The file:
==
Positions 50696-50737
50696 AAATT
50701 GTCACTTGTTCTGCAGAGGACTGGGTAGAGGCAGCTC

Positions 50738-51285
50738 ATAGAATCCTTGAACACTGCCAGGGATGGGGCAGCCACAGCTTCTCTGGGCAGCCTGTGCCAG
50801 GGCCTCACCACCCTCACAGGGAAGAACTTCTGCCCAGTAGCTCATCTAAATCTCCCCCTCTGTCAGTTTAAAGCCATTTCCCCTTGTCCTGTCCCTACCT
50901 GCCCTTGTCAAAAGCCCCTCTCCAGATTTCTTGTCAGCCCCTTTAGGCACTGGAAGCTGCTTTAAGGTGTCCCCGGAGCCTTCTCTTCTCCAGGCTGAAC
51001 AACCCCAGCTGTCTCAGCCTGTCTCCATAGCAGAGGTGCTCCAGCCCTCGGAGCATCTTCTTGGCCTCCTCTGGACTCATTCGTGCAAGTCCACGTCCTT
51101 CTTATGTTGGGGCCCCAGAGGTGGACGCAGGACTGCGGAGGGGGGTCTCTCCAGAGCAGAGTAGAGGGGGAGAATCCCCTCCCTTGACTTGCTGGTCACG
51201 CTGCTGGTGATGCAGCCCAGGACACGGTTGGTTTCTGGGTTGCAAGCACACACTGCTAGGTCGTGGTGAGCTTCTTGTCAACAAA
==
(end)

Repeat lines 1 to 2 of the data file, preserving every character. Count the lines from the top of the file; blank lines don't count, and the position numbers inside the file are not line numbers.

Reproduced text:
Positions 50696-50737
50696 AAATT